It was not large, and it had no frame. As an image, it was simple and at the same time not easily decipherable- a girl, holding another girl’s severed head in her hands on one side of the painting, and on the other, a lion, sitting on his haunches, not yet springing for the kill. It had the air of a fable. The lower background reminded me of a Renaissance court portrait- that piled-up patchwork of fields all kinds of yellow and green, and what looked like a small white castle- but the sky above was darker and less decorous. There was something nightmarish about its bruised indigoes. The painting gave me an immediate feeling of opposites- the girls against the lion, together in the face of its adversity. But there was a rewarding delicacy beyond its beautiful palette of colours- an elusive element that made it so alluring.
The Muse by Jessie Burton follows the parallel stories of Odelle Bastien, a Trinidadian immigrant in 1960s London and Olive Schloss, the daughter of a Viennese art dealer in 1930s Spain. Each struggle to find a place in their respective societies as young women as they grapple with their futures and the emotions tied up in love and friendship.
Odelle leaves her job as a clerk at a shoe store when she finds gainful employment as a secretary for the prestigious Skeleton Institute of Art. There she meets Marjorie Quick- an obscure woman who quickly bonds with Odelle, providing mentorship and guidance. When Odelle attends a celebration for her dearest friend and former roommate, Cynth, she meets Lawrie Scott- a charming bachelor who hopes to win her heart. In attempt to woo Odelle, Lawrie shows her a painting that was left to him by his recently deceased mother. The profound emotional effect the painting has on Odelle, along with its obviously exceptional artistry lead her to present the painting to her employer. What follows is a harrowing story full of intrigue and surprise that would not be possible without the history in the companion story line.
Olive is an aspiring painter, recently accepted to an art program- both of which are her two biggest secrets. Residing in Spain with her mother and father, she is isolated in large part due to her father’s disinterest in her artistic talent. Seeking love and companionship, Olive quickly becomes friends with Teresa, a young girl who begins to work for her family and her half- brother, Isaac Robles, a handsome, aspiring artist, who is deeply involved in the political turmoil in his native city. Olive is struck by his passion and bravery and naively pursues him. As Teresa’s and Olive’s relationship grows closer Olive feels comfortable enough to show Teresa one of her paintings and what follows is a bittersweet betrayal- a result of unknown differences in expectation and decorum.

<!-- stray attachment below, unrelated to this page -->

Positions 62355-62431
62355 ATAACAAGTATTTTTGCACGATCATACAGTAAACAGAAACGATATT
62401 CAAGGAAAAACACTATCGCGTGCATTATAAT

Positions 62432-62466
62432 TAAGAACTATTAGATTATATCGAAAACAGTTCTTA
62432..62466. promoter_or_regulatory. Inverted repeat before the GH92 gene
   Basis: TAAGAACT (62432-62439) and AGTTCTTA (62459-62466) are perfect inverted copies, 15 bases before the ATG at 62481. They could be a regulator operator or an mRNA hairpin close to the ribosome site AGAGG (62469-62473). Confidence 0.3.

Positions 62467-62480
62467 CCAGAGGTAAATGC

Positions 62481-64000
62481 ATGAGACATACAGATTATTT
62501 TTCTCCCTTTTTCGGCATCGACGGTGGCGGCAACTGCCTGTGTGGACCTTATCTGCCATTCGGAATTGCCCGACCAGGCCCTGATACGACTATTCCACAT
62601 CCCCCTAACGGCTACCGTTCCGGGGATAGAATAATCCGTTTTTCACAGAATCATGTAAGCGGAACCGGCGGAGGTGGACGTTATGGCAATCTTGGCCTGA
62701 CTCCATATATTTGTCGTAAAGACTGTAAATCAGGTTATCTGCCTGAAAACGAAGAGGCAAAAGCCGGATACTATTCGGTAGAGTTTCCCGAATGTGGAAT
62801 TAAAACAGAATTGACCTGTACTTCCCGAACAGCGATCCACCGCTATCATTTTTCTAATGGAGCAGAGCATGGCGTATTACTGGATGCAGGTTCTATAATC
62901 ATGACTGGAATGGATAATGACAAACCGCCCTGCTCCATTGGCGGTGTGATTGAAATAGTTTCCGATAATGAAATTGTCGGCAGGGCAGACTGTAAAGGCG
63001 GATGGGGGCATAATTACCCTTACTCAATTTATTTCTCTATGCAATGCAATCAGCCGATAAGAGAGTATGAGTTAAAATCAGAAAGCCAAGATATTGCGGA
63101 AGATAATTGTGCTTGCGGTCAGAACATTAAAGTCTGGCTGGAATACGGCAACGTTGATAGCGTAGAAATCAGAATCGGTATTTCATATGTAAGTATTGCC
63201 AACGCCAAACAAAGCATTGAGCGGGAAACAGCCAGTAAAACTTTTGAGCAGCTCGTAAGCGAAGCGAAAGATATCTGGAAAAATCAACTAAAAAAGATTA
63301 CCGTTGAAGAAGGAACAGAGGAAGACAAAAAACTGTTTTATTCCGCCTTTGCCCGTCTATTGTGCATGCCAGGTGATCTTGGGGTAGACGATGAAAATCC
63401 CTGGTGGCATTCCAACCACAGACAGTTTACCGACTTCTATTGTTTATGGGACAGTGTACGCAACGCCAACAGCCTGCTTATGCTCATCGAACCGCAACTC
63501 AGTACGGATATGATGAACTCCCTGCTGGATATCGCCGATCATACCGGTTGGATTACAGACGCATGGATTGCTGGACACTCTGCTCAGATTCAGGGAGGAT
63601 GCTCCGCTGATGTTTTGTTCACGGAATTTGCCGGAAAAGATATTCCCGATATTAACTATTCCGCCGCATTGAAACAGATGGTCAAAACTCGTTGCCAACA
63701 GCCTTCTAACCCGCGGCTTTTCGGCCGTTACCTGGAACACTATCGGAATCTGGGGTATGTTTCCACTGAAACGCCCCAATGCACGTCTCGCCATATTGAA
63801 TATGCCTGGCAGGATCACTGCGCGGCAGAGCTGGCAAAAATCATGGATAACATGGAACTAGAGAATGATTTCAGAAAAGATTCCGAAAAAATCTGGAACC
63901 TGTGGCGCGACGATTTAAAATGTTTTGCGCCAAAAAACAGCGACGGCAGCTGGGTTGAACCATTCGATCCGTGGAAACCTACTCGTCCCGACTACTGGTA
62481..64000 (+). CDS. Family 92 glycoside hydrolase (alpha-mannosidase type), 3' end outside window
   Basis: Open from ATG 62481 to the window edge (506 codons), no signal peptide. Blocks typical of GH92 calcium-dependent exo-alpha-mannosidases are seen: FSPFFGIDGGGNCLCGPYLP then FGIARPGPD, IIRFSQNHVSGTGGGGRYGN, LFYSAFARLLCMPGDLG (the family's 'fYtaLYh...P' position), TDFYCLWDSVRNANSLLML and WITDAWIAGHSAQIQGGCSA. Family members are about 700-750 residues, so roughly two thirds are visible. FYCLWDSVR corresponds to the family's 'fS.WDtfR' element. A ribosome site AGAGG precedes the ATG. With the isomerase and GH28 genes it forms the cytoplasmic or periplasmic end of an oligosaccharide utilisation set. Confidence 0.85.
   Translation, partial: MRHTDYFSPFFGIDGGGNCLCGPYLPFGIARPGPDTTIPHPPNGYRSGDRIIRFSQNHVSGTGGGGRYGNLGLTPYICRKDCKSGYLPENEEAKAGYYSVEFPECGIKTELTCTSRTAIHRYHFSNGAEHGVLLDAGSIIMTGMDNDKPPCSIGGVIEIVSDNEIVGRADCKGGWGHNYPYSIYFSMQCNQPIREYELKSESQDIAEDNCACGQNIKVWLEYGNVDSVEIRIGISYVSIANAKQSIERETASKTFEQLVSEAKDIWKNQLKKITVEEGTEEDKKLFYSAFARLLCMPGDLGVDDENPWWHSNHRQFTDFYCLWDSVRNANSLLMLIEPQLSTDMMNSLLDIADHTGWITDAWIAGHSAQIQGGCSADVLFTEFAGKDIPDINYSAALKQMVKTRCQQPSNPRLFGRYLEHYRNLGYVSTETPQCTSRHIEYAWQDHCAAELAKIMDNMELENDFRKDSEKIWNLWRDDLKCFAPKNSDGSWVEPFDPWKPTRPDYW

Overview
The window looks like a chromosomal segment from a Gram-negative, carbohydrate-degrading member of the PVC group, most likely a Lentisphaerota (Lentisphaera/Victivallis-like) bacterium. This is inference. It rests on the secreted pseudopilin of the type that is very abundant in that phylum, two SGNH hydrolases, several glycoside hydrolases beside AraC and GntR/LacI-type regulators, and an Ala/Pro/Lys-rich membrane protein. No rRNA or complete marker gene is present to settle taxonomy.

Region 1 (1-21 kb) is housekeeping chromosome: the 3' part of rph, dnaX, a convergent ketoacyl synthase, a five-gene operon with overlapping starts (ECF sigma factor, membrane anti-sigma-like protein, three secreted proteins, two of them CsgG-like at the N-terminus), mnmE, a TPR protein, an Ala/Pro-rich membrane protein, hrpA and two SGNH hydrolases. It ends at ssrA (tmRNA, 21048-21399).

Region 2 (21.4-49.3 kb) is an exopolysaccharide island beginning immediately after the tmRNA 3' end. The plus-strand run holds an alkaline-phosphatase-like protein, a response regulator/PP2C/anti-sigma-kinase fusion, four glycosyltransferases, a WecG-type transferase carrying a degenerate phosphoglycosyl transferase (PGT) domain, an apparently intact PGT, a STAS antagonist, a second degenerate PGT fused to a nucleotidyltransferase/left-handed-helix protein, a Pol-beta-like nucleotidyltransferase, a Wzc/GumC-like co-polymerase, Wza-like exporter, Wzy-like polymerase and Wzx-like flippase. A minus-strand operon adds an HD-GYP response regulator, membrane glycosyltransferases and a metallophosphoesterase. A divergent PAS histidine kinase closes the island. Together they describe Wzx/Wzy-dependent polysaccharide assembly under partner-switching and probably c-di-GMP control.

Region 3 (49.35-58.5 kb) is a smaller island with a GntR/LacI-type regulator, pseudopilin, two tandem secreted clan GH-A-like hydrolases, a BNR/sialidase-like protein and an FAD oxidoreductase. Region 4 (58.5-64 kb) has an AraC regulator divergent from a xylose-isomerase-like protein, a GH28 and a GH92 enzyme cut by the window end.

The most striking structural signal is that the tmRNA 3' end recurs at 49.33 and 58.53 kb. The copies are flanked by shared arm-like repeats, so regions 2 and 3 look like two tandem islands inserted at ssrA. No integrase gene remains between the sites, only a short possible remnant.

“Why do you and your sister think I’m so stupid? Do you know how many artists my father sells? Twenty-five or six, last time I counted. Do you know how many of them are women, Isaac? None. Not one. Women can’t do it, you see. They haven’t got the vision, although last time I checked they have eyes, and hands, and hearts and souls. I’d have lost before I’d even had the chance.”
The dual stories ebb and flow, each portraying the social issues of their respective time periods with finesse. The tension mounts in both instances both equally and separately, each storyline a funhouse mirror reflection of the other- at their core similar issues arise and are subsequently tailored to the characters and history displaying them. At the heart of it all The Muse is a tale of courage, honesty and ambition. We learn that who people claim to be may not reflect their true selves, and that one’s true self my never be fully revealed.
Rufina and the Lion moved me that night in a transcendental way; it was the conduit through which I channeled my sense of loss, of accepting I might never know the truth, but that that was the secret of art.
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